The Sentinel (UPN, 8-9 p.m.): In a change of pace from gritty, serious police dramas, this new cop show may have struck upon a different winning combination: adventuresome story lines with a sense of fun and cinema-caliber special effects. The action - which can be violent - revolves around Detective James Ellison (Richard Burgi), who suddenly finds himself endowed with hyper-senses. To better understand his newfound capabilities, he teams up with a laid-back, offbeat graduate student (Garett Maggart).
Inside Politics (CNN, 4-4:30 p.m. and 8:30-9 p.m.): As part of a series examining the role of Generation X in the 1996 presidential elections, this report looks at young married couples with children - a growing segment of the Generation X population. Special correspondent Jonathan Karl elaborates on polls that show this group to be very conservative.
World Figure Skating Championships (ABC, 8-11 p.m. EST): Competing in Edmonton, Alberta, are skating's best, including Rudy Galindo and Michelle Kwan of the United States, Chen Lu of China, and Elvis Stojko of Canada. Thursday features the men's and pairs' finals. ABC's coverage continues on March 23 and April 13.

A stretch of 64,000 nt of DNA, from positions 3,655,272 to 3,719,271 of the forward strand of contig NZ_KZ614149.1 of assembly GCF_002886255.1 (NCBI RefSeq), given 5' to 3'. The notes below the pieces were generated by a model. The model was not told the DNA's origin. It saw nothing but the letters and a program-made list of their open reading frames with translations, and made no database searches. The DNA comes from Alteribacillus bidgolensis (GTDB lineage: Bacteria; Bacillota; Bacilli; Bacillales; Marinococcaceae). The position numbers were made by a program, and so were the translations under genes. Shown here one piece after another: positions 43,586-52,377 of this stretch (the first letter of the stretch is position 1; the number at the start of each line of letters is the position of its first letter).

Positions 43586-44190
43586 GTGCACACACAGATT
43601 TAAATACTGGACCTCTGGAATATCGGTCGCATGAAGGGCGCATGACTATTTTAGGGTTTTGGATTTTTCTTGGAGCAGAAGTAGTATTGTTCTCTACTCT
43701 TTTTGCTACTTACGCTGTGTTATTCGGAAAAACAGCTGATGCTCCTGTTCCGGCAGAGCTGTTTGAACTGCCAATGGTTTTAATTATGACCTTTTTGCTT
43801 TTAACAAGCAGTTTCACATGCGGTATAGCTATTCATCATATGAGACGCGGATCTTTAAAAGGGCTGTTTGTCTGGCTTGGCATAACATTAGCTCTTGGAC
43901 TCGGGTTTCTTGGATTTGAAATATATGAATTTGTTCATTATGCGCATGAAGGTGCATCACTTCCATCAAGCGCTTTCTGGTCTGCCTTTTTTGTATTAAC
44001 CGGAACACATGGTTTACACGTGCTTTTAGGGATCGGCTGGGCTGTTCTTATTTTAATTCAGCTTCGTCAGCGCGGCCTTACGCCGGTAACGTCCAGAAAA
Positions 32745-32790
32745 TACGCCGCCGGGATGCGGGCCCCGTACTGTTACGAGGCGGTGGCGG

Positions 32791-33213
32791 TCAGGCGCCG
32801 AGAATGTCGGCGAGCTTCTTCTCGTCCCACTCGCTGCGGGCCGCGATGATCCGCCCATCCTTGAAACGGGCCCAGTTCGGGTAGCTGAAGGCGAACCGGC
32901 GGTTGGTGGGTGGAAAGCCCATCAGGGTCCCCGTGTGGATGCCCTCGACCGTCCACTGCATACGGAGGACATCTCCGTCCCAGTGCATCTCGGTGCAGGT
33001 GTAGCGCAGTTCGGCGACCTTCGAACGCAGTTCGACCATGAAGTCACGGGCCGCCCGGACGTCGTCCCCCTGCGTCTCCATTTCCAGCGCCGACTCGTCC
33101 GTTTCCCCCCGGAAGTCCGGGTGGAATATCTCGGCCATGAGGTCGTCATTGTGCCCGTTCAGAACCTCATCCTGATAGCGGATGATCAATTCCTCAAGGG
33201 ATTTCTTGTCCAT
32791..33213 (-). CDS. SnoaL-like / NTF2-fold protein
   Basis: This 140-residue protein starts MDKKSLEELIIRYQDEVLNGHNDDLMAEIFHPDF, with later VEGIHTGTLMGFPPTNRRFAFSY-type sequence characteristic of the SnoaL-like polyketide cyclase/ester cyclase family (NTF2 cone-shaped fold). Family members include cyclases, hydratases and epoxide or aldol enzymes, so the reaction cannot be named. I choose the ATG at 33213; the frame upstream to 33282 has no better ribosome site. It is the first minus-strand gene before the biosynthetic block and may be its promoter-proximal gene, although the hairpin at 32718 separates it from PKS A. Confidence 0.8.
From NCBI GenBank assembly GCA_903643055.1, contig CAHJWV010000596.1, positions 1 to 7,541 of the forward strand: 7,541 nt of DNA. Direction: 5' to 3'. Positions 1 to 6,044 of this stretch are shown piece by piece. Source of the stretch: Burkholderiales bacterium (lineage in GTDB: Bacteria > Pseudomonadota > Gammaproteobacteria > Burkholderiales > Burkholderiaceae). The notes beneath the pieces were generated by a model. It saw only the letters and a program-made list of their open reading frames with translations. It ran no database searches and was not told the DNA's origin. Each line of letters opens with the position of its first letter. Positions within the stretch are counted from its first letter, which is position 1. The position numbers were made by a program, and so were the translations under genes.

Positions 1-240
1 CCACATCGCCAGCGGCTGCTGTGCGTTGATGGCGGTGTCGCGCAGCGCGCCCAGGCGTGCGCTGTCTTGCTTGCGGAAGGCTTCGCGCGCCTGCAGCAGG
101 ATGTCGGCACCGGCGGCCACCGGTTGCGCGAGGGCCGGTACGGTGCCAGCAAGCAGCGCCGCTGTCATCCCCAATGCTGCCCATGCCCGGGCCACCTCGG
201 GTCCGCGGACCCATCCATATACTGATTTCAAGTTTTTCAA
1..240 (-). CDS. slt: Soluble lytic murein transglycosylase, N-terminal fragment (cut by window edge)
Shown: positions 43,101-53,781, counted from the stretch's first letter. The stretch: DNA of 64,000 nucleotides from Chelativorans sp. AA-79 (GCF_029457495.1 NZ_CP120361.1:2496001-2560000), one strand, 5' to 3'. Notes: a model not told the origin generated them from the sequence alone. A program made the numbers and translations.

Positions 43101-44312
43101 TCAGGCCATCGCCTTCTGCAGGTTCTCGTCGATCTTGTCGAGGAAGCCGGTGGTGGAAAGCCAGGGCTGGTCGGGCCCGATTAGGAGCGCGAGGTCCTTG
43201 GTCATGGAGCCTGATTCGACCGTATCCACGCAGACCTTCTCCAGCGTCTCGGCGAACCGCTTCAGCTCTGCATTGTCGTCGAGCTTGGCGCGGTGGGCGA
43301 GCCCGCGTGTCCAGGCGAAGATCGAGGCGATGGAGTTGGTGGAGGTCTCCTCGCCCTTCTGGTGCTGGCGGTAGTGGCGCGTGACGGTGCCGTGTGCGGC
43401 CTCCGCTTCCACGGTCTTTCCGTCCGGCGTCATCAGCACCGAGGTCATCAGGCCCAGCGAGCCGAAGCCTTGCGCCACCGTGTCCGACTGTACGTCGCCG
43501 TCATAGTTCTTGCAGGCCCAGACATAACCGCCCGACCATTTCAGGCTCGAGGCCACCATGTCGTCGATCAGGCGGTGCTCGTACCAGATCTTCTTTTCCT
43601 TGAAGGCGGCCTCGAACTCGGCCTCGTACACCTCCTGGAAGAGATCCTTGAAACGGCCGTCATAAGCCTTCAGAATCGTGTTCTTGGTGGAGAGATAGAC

Boston Common (NBC, 8:30-9 p.m.): Anthony Clark delivers a strong performance as the big brother who just can't let his college-bound sister (Hedy Burress) go off to the big city alone - so he takes up residence in her new urban digs. This new comedy doesn't have standout humor, but it should fit well in NBC's powerful Thursday-night lineup.
Firing Line Special Debate (PBS, 9-11 p.m.): "Resolved: The Government Has the Right to Regulate the Internet." In light of the telecommunications bill, experts from several professions take up this resolution. "National Review" editor William F. Buckley Jr. (and host of "Firing Line") heads pro arguments, and Ira Glasser, executive director of the American Civil Liberties Union, leads the con.
Please check local listings for these programs.